The English title of this superbly staged French language documentary is a bit complicated, I prefer the simple original „Sans Frapper“. Below you find the IDFA website description ending with „listen carefully“; yes do so, the stories are amazing, but this is a Film that includes perfectly composed images: Woman after woman, young and younger, and a couple of men, filmed in their homes, most of them smoking cigarettes, talking to the director, who sometimes asks a question or two, „are you ok“ or words to that effect. The director makes it easy for the viewer to stay with the beauty that contrasts the stories the beautiful characters in the beautiful images tell us. This is an example of how to deal with a film with talking faces, how to make pauses, to let the image stand alone after a story. It is obvious that the director has rehearsed with the involved to have the stories come out with a strong intensity and precision. Reminds me of Pawel Lozinski’s „You Have No Idea How Much I Love You“.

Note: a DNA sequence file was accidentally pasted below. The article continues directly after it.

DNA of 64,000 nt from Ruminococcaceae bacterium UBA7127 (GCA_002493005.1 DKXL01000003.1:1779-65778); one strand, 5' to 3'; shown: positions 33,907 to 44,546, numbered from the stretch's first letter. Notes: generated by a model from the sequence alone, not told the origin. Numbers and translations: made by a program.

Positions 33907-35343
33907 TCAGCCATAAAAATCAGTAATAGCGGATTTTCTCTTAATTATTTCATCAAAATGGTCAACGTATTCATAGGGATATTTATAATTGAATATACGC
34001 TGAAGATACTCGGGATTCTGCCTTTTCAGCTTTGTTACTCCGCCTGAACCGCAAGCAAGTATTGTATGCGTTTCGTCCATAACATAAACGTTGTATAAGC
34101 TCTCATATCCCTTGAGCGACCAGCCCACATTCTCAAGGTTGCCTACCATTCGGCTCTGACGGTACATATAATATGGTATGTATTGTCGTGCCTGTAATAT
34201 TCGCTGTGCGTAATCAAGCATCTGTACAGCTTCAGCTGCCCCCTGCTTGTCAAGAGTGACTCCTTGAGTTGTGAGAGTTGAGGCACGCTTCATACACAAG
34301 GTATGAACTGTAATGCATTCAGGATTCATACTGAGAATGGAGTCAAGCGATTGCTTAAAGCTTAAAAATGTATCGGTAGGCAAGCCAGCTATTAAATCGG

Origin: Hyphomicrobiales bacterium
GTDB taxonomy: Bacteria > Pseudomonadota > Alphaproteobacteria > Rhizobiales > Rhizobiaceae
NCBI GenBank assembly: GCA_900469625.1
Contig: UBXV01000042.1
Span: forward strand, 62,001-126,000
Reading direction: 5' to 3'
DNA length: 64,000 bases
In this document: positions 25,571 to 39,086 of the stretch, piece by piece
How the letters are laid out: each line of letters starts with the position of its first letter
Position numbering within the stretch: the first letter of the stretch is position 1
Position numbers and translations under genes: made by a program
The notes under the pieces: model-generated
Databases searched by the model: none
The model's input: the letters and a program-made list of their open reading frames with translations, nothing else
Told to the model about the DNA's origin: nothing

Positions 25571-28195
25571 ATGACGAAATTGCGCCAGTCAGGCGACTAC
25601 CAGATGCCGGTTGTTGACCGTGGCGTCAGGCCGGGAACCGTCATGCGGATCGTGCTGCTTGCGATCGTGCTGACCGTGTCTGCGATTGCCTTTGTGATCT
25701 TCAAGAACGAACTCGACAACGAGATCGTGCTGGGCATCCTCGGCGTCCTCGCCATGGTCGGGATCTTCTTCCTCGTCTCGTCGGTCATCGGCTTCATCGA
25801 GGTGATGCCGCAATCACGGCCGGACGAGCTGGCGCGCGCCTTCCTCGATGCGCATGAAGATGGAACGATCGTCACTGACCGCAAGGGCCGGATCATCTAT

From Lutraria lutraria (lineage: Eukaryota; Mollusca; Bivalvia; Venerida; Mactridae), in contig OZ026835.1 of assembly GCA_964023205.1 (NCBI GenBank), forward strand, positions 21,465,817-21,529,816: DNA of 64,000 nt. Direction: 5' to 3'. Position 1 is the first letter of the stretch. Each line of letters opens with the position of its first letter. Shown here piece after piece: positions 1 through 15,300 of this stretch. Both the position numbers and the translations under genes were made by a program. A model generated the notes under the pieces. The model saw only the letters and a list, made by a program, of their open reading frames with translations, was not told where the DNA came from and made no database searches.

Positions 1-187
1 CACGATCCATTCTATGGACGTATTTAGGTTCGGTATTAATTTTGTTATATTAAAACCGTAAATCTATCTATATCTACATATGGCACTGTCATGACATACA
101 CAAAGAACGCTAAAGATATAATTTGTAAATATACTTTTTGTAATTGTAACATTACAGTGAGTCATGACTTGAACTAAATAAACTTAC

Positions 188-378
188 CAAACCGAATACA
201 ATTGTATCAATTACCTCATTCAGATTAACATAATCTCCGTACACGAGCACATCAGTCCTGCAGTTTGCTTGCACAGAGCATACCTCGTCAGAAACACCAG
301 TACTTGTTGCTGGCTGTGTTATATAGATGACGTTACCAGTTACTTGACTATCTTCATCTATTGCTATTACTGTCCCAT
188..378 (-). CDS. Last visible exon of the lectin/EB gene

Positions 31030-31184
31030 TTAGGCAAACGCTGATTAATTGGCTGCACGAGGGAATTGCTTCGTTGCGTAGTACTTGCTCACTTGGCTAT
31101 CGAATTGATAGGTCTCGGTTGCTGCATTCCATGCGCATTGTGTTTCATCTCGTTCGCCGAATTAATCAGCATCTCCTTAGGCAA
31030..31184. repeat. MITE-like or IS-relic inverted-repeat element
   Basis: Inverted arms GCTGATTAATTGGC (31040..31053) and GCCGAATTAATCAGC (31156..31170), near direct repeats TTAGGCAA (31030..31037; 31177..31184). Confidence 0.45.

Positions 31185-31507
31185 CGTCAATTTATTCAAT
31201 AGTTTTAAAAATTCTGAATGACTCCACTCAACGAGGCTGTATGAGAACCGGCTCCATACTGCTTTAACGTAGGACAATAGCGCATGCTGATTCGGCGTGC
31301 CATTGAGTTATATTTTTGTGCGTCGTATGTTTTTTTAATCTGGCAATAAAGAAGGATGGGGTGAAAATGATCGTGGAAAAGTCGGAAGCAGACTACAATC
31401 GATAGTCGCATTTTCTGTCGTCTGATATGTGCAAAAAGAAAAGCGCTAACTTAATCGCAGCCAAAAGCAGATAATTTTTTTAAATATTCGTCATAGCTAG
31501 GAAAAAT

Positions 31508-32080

„He was someone she knew, and she didn’t resist. And then it happened twice more that week. Ada was 19. Her testimony is central to this film, but many share her history: people of all ages, black and white, men and women.
Director Alexe Poukine finds a sensitive way to make it possible to talk about the consequences of rape: the pain, the coping mechanisms, or indeed the lack of them. Ada’s story is interwoven with the experiences of others, from different perspectives, but in essence barely different. The result is a collective introspection that connects compellingly with us – which are the questions that come to our minds, and which are the ones that we forget to ask?
Although the narrative style often misleads us, it also creates space for the universality of the story. It’s one that’s neither simple to express nor easy to hear. The best you can do is listen carefully.”
Alexe Poukine: That Which Does Not Kill (Belgium/France, 2019, 85 mins.)